Date of Publication


Document Type

Master's Thesis

Degree Name

Master in Risk and Insurance Management

Subject Categories



Ramon V. Del Rosario College of Business


Financial Management Department

Thesis Adviser

Angelito A. Bala

Defense Panel Chair

Rodolfo A. Lat

Defense Panel Member

Leonardo B. Araneta
Rene B. Betita


Through Republic Act No. 7875, or the National Health Insurance Act, a social health insurance program has been institutionalized to provide universal coverage and access to quality healthcare facilities for all Filipinos. At present, the Philippine National Health Insurance Program covers the employed sector, voluntary members, overseas Filipino workers, the poor, retired or senior citizens, and their dependents. However, universal coverage entails exposing the Program to demographic risks or uncontrollable changes to the population such as population aging or decrease in the number of employed citizens/contributing members. The study investigated the possible effects of changes to the demography of PhilHealths membership vis-a-vis the sustainability of the Program in terms of its collected premiums and claims incurred. Monthly records of membership, premium collections, and claims from 1998 to 2010 were extracted from PhilHealth database and were used to formulate multivariate regression models wherein the collections is the dependent variable of one model, claims for the other, and the different sectors of the PhilHealth membership, e.g. employed and voluntary sectors, serves as the independent variables of both models. The models are then subjected to Analysis of Variance (ANOVA) and t-test to determine the significance of the model and its variables, respectively.

The study showed statistically that both models are significant. Furthermore, the resulting model showed that the employed, voluntary and OFW sector variables are significant. On the other hand, the resulting claims regression models employed, voluntary, OFW, sponsored and lifetime sector variables were found to be significant. Accordingly, the voluntary and OFW sectors contributes the most to the collections model, and the lifetime members notably decreases the claims amount. Since the Program follows the social insurance approach, it adheres to the principle of social adequacy, i.e. benefits among members are shared equally regardless of the contributions made. This brings about subsidies which in turn results to a dependency relationship among members. To quantitatively represent the dependency relationship between the PhilHealth membership, the NHIP real dependency ratio was derived based on the economic real dependency ratio. Afterwards, the NHIP real dependency ratios were computed using the gathered membership data.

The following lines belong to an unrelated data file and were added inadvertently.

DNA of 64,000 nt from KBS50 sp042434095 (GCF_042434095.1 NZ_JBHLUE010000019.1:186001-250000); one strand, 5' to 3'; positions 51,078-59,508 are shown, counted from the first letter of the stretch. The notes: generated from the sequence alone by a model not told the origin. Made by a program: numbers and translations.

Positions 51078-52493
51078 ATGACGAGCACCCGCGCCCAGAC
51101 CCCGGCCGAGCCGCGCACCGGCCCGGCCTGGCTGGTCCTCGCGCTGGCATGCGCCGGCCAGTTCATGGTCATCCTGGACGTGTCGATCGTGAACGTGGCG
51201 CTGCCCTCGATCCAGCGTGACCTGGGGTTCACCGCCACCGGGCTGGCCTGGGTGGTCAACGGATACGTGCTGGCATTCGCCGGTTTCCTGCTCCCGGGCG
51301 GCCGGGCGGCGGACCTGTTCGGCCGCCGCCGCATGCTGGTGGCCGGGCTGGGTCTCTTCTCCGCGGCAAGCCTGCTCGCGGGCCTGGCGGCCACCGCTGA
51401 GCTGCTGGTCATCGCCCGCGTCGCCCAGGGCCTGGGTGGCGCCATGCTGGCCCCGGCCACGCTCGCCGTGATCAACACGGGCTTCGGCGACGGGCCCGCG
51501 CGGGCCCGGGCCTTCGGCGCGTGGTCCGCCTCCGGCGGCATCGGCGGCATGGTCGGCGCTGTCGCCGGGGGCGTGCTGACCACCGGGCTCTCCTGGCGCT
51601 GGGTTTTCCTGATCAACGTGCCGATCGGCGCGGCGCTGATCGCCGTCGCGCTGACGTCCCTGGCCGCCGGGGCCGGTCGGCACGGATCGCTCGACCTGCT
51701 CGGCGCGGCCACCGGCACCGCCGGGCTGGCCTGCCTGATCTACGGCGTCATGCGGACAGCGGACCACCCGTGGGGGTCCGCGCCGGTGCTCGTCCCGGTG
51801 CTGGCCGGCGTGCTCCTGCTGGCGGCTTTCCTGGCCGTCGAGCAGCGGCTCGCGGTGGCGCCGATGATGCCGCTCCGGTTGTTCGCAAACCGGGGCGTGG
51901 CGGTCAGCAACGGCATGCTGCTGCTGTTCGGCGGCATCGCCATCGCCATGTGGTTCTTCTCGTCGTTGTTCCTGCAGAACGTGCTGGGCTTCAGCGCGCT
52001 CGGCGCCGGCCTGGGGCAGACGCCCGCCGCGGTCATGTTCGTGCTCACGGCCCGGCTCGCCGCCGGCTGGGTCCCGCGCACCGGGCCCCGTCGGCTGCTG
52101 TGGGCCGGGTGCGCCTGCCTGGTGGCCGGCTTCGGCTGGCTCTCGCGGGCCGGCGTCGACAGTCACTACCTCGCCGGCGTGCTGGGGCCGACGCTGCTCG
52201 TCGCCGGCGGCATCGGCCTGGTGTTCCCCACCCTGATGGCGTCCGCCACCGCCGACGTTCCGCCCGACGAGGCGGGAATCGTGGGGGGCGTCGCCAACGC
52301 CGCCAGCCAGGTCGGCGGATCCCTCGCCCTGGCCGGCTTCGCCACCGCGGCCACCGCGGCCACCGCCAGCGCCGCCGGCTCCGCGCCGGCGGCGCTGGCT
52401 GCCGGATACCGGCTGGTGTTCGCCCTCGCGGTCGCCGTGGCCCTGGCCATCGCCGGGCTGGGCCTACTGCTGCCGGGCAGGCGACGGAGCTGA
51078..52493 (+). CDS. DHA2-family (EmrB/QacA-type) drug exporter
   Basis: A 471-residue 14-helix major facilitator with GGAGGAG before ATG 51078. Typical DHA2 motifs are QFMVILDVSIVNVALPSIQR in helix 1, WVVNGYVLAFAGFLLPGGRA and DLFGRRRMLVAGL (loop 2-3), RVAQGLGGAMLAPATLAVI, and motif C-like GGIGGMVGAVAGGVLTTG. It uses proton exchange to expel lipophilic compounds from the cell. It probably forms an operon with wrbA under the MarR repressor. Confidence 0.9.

To establish the relationship between the NHIP real dependency ratio and collections and claims, regression models were likewise developed where the collections and claims are the dependent variables, while the dependency ratio is the independent variable. Using ANOVA and t-test, the study found that the two models were both statistically significant as well as their independent variables. Further analysis of the collections and claims models behavior revealed that at ratios 0.98, 1.72, and 2.5, collections and claims became equal. Moreover, the study showed that collections exceed claims if the NHIP real dependency ratio is less than 0.98 or if the ratio falls between 1.72 and 2.5. Hence, the models suggest that the NHIP membership dependency ratio should lie within the said ranges in order to sustain the Program. The models were then subjected to sensitivity analysis, wherein the models were simulated using different scenarios which depict changes in the membership demographics, for instance, effect of increase in employment rates, or there is an increase in the number of retiring citizens. The study demonstrated the various results of the simulations under different scenarios.

Lastly, the study also touched on whether the claims of lifetime or retiree members will exceed the Programs collections. Using t-test, results showed that the claims of lifetime members will not surpass collections hence, the observed risk does not necessarily pose an immediate threat to the sustainability of the Program. In addition, the study revealed that PhilHealth membership are generally young and more than a majority falls in the working age throughout the data period covered, i.e. retiring or ageing members are replaced by younger members.

Abstract Format






Accession Number


Shelf Location

Archives, The Learning Commons, 12F Henry Sy Sr. Hall

Physical Description

135 leaves, 4 3/4 in.


Health insurance—Philippines—Finance; Financial risk—Philippines

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